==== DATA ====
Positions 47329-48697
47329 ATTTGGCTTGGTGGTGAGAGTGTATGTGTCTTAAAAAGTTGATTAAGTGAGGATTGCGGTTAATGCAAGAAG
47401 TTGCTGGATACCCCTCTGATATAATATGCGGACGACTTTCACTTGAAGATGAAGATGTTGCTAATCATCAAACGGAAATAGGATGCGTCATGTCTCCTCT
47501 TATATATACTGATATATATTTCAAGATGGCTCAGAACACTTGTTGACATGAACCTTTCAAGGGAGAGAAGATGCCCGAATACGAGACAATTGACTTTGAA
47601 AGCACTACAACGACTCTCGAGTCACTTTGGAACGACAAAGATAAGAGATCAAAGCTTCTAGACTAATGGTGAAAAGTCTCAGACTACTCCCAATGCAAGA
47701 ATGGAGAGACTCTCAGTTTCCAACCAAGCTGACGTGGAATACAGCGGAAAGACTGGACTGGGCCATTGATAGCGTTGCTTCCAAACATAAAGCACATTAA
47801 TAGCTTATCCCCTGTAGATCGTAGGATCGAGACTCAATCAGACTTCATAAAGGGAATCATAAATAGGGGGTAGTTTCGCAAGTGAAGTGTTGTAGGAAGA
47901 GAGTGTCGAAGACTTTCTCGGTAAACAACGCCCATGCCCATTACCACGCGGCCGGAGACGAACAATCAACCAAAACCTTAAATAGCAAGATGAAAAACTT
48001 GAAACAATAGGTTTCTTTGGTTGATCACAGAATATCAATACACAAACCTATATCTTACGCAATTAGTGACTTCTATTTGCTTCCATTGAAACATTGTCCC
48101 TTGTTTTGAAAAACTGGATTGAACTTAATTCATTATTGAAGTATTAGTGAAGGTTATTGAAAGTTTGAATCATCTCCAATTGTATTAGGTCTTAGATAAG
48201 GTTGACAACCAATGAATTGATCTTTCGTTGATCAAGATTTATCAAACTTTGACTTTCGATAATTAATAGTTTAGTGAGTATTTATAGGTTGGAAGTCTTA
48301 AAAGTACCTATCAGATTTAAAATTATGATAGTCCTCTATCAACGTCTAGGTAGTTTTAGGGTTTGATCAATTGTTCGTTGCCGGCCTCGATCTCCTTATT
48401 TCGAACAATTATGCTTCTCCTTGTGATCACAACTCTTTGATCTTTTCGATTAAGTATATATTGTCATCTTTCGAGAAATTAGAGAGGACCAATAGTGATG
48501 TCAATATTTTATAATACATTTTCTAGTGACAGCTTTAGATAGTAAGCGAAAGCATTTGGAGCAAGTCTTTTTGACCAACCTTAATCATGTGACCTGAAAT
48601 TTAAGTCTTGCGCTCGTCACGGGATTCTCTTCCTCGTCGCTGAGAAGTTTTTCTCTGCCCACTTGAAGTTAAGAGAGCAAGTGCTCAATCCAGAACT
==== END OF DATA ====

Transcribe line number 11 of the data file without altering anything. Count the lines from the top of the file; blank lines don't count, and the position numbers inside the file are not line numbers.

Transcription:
48201 GTTGACAACCAATGAATTGATCTTTCGTTGATCAAGATTTATCAAACTTTGACTTTCGATAATTAATAGTTTAGTGAGTATTTATAGGTTGGAAGTCTTA